Receiving the lions share of buzz and premeptive Oscar nods, this fall's hottest film has busted into theaters with record breaking numbers. In it's wake, it has left disgruntled media memebers clamoring the shortcomings of society, fearful we would use this movie as the last needed bit of inspiration to blow up the theater in which they are sitting.

Following the life of Arthur Fleck, Joker is an in-depth character study on how the Clown Prince of Crime came to be, or what could possibly make someone break in such a drastic and extreme way. Unlike the vats of acid in the older iterations, Joaquin Phoenix takes a gritty and honest approach, incorporating mental deficiencies with real world issues to help create a semi-relatable origin story.

In this way, the film immediately distances itself from Heath Ledger's Joker because Ledger existed as a by-product of Batman's theatrical hero. Phoenix succeeds in creating what Heath Ledger never needed to: a world of his own.

Joker never seemed to be dealing directly in political issues, but rather had them unnecessarily thrust upon the movie (yes there are some politcal themes but thats not the movie's point).

If you have not yet seen it, I highly encourage it. If you have, read on.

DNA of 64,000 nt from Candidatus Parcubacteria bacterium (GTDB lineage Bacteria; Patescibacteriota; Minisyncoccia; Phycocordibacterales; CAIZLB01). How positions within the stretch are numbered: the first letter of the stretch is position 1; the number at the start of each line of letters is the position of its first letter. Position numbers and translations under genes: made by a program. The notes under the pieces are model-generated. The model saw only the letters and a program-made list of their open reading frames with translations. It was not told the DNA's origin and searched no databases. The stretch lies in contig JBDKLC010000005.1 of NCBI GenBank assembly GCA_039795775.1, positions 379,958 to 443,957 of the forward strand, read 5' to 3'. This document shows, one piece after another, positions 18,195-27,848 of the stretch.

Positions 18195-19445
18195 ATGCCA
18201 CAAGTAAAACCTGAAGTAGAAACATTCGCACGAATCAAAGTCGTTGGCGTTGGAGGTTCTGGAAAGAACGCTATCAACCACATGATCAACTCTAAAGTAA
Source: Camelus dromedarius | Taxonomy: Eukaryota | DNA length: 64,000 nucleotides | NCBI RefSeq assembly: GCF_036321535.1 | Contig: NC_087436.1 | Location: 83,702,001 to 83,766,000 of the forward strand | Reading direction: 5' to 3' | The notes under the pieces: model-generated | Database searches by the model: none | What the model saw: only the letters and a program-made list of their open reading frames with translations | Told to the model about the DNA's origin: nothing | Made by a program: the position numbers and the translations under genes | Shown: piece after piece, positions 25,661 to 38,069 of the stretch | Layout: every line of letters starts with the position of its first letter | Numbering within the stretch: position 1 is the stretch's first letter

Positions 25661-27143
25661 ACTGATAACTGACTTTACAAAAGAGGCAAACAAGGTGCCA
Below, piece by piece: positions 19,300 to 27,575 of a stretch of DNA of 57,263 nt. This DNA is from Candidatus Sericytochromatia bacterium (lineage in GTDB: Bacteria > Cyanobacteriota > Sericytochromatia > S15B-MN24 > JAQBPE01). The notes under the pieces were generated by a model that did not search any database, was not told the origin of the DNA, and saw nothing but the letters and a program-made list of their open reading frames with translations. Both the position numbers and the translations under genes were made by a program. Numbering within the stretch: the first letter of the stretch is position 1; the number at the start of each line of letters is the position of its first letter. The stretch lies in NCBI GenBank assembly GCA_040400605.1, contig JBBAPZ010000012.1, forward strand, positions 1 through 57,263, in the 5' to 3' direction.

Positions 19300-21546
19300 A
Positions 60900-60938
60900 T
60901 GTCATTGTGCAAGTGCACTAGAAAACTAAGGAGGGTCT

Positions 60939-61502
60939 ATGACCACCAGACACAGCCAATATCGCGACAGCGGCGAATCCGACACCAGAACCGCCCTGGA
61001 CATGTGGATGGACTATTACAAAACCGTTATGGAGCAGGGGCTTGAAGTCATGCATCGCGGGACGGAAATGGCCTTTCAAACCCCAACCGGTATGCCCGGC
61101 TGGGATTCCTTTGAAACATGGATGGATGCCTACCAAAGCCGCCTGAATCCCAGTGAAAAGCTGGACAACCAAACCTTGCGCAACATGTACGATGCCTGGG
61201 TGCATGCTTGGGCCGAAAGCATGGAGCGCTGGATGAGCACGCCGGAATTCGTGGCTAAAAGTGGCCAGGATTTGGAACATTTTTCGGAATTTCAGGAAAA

When it was first announced a little over two years ago that Joaquin Phoenix would be bringing to life a character that, for much of my life I had "idolized" in Heath Ledger, I was certain that he would ruin it. Then I started to see the ads and promos for it and I wasn't so certain.

One thing leads to another and the press gets their hands on this movie, and I realized it was never going to be Phoenix who ruined this for me, but movie critics who have only worked harder and harder to make this movie a mass murder.

It's funny I say idolize when it comes to a character who played games of death with an entire city in The Dark Knight, but such is the basis for the fear of the mass media: the celebration of a character so dark and corrupted by hate.

Which just goes as credit to the personable and moving character Phoenix brings to life on screen.

The truth about what this film is falls more along the lines of Quentin Tarantino's "Once Upon A Time in Hollywood": a snap shot of a point in time. It is not a V for Vendetta anti-establishment flick that I felt it was made out to be.

For much of the movie - both times - I sat without looking for a real deep underlying plot, instead opting to react and enjoy the world that Todd Phillips had built around Phoenix. Because enough people have already broken down the script for me.

This movie is at its strongest when it is creating moving shots of Phoenix searching for, as he called it, "something real".

Which is exactly what this movie is: window dressing for a perfomance of a life time.